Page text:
Mammalian chromosome ends or telomeres are tightly regulated by the telomerase that mediates telomere elongation and telomere-binding proteins that cap and protect telomere ends. Telomere DNA normally adopts a closed conformation, capped and protected by a multitude of telomere-binding proteins, to prevent DNA damage and genome instability. Telomeres become open and linear during DNA replication to enable telomerase access for telomere elongation. Exposed and critically short telomeres, as a result of mutations in telomerase and telomere regulators, also become open and susceptible to damage and genome instability, ultimately leading to cancer. Mutations in telomere-binding proteins and the TERT promoter have been identified in a number of cancers. Most cancer cells have up-regulated telomerase expression and activities, and cancer cells appear highly sensitive to perturbations in telomerase activities and telomere capping, making the telomerase attractive for therapeutic targeting. A comprehensive study of telomerase regulators therefore should greatly facilitate our understanding of telomerase dysregulation in cancer and the discovery of new drug targets. We have developed an arrayed whole-genome protein interaction network screening strategy based on the Bi-molecular Fluorescence Protein Complementation (BiFC) assay. A pilot TERT BiFC screen identified several proteins as key components of the telomerase complex, including a protein we named TARP1 that has never been characterized before. We propose here to screen genome wide for cell cycle-dependent regulators of the telomerase, and to examine the mechanisms and function of the TARP1-telomerase complex. We will use inducible TARP1 knockout cells generated by CRISPR/Cas9 as well as mouse xenograft models for these studies. Our work will have important implications in devising effective treatment strategies for cancers that result from telomere dysfunction induced genome instability.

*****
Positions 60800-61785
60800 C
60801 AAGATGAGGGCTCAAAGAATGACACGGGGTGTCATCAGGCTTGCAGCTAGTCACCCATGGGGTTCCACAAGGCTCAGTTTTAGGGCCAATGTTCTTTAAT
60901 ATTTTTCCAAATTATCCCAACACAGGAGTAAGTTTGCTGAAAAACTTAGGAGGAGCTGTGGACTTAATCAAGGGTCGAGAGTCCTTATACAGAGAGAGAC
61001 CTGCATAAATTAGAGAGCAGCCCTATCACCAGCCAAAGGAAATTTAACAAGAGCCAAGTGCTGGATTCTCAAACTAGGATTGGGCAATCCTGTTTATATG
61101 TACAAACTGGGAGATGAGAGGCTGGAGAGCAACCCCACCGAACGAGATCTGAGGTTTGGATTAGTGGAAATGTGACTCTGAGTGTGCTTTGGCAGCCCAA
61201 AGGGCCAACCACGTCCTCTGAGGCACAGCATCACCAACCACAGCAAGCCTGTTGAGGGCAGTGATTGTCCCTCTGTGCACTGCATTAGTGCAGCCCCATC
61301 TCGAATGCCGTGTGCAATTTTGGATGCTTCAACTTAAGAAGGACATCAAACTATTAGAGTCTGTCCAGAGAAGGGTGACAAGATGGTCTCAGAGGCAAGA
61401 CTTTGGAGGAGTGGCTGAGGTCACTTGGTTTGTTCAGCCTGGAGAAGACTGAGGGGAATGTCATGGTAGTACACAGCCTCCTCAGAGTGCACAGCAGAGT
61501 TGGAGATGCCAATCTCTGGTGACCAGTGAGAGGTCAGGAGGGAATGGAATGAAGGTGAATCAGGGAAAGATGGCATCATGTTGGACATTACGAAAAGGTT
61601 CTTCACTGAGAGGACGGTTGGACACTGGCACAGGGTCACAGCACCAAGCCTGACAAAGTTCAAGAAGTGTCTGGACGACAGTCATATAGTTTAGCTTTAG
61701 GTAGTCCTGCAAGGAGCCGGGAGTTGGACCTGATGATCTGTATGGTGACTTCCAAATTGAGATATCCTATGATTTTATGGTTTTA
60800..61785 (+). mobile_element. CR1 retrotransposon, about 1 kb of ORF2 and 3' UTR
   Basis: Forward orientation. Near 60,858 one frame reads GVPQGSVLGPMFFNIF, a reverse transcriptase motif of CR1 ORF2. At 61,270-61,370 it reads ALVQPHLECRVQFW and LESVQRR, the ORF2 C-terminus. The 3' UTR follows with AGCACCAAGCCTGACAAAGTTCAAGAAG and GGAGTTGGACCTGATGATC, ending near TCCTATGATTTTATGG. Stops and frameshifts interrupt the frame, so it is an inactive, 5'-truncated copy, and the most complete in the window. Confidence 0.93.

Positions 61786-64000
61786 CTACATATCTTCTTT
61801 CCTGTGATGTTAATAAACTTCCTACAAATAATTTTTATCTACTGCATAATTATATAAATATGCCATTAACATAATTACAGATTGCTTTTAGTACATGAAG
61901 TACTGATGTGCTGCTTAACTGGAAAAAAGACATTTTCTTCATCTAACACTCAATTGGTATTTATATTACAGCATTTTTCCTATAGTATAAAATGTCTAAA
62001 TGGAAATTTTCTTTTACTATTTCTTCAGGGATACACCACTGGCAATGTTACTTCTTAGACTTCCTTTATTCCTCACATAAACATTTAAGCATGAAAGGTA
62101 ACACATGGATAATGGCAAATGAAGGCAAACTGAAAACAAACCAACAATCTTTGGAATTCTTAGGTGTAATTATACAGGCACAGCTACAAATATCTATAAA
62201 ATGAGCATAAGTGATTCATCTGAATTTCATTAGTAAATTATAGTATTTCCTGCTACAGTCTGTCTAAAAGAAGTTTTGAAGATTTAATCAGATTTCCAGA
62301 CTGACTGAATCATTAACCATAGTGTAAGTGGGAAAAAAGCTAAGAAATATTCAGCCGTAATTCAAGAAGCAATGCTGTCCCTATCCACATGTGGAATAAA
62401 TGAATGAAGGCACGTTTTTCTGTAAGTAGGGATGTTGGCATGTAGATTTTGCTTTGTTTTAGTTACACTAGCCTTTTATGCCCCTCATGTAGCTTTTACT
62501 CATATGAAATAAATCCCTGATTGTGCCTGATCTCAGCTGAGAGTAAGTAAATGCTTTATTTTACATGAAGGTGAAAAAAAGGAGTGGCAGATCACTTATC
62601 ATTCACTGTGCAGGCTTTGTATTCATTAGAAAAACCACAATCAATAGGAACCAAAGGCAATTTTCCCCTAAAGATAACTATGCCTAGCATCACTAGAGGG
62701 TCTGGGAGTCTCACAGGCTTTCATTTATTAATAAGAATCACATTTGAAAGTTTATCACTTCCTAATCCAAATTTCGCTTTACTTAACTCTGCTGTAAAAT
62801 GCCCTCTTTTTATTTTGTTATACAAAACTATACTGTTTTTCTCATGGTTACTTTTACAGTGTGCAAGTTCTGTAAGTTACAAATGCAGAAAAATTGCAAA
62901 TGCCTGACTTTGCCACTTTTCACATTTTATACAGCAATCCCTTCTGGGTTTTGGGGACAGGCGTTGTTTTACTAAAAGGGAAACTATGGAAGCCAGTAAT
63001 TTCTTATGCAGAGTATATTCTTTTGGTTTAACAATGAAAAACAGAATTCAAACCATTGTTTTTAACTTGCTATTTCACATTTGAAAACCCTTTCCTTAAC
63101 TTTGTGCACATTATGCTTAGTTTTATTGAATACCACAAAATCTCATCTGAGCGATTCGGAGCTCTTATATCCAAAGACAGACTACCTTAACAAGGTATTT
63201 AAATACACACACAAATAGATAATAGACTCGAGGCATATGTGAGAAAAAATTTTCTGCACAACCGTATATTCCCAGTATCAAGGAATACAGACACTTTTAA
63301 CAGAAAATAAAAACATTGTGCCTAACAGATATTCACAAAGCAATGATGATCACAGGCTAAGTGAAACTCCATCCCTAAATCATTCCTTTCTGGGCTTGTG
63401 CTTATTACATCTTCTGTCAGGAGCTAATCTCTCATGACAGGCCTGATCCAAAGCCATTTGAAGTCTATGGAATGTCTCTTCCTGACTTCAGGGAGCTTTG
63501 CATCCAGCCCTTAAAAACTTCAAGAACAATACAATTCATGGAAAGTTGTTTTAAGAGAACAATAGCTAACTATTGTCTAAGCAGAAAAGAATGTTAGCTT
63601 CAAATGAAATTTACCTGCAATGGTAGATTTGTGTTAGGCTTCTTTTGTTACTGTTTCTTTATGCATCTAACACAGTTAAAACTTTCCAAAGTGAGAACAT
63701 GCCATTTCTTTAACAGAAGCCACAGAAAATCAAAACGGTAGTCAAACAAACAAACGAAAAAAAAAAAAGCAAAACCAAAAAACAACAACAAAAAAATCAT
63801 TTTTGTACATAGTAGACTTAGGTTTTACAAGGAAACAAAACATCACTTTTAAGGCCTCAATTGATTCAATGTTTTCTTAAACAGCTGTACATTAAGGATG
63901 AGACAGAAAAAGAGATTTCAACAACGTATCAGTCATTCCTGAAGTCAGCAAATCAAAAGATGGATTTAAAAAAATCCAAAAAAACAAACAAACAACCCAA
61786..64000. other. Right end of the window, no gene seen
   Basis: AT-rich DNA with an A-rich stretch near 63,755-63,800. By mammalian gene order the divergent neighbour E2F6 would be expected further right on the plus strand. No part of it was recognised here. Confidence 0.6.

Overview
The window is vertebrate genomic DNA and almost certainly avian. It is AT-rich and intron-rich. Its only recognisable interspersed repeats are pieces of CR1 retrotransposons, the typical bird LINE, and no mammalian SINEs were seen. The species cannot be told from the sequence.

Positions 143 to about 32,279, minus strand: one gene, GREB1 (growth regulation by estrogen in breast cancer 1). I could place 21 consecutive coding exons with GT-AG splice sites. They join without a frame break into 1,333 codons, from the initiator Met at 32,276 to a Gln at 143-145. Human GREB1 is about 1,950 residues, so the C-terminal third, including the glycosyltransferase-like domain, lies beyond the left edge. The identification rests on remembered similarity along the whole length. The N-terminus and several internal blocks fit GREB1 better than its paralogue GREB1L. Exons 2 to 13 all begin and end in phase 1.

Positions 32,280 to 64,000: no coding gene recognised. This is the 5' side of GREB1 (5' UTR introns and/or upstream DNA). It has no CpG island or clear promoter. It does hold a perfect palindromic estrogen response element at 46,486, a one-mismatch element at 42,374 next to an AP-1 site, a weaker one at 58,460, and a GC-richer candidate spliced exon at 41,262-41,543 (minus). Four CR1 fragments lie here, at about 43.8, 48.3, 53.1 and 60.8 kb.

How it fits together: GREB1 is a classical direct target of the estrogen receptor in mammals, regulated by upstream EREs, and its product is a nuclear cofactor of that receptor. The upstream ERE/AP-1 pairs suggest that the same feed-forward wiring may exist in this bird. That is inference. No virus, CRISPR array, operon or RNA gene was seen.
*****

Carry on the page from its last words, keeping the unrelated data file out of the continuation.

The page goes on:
Mammalian telomeres are maintained by the telomerase that mediates telomere elongation and telomere-binding proteins that cap and protect telomere ends. We will examine the consequences of disrupting the regulation of telomerase regulators in cells and animal models. These studies will have important implications in devising effective treatment strategies for cancers that result from telomere dysfunction induced genome instability.
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